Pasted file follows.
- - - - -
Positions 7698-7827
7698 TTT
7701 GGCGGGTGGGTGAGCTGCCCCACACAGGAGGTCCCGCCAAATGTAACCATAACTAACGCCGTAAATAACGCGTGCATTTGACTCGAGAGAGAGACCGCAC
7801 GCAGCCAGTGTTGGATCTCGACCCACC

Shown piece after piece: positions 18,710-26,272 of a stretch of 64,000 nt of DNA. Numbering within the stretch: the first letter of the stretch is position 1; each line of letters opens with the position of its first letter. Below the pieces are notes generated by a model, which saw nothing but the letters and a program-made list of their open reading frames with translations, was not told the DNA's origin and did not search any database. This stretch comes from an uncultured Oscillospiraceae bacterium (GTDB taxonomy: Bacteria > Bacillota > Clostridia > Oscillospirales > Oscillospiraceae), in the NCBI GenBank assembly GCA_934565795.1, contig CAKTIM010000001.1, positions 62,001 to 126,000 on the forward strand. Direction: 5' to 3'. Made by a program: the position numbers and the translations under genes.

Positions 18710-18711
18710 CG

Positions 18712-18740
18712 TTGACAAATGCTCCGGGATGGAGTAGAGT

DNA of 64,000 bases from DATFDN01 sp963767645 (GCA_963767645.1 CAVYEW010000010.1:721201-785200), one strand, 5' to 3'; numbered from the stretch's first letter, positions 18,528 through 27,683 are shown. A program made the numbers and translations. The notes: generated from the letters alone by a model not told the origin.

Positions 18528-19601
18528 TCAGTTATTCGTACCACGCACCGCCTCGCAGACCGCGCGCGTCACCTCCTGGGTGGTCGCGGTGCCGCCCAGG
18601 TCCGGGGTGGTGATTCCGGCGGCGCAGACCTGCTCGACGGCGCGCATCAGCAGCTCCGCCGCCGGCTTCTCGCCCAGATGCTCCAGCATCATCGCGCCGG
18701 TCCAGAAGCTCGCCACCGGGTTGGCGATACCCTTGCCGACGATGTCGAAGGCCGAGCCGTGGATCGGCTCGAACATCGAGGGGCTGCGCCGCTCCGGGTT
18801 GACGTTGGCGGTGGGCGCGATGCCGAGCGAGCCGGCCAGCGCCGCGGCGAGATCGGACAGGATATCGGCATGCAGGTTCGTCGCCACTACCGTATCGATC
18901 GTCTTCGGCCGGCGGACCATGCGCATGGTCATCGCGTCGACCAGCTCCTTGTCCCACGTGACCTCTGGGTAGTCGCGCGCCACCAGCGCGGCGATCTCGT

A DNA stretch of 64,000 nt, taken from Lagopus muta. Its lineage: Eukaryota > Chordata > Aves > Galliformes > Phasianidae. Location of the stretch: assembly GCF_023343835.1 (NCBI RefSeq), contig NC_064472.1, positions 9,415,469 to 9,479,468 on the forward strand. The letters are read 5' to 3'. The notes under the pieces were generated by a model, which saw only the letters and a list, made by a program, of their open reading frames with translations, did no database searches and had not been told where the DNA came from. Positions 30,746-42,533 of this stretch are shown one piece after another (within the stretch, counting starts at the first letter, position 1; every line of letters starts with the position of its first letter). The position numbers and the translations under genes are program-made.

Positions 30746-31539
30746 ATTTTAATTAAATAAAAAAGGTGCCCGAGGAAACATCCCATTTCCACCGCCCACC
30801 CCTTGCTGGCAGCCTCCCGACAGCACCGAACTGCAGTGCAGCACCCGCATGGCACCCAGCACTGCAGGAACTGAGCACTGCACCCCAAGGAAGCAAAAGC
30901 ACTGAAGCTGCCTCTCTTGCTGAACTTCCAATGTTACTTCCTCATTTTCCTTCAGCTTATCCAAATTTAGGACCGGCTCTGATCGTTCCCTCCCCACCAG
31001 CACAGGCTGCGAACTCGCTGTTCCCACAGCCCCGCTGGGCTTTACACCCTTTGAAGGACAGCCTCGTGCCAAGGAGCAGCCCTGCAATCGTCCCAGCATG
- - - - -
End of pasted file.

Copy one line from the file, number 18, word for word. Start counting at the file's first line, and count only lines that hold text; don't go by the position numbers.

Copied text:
Positions 30746-31539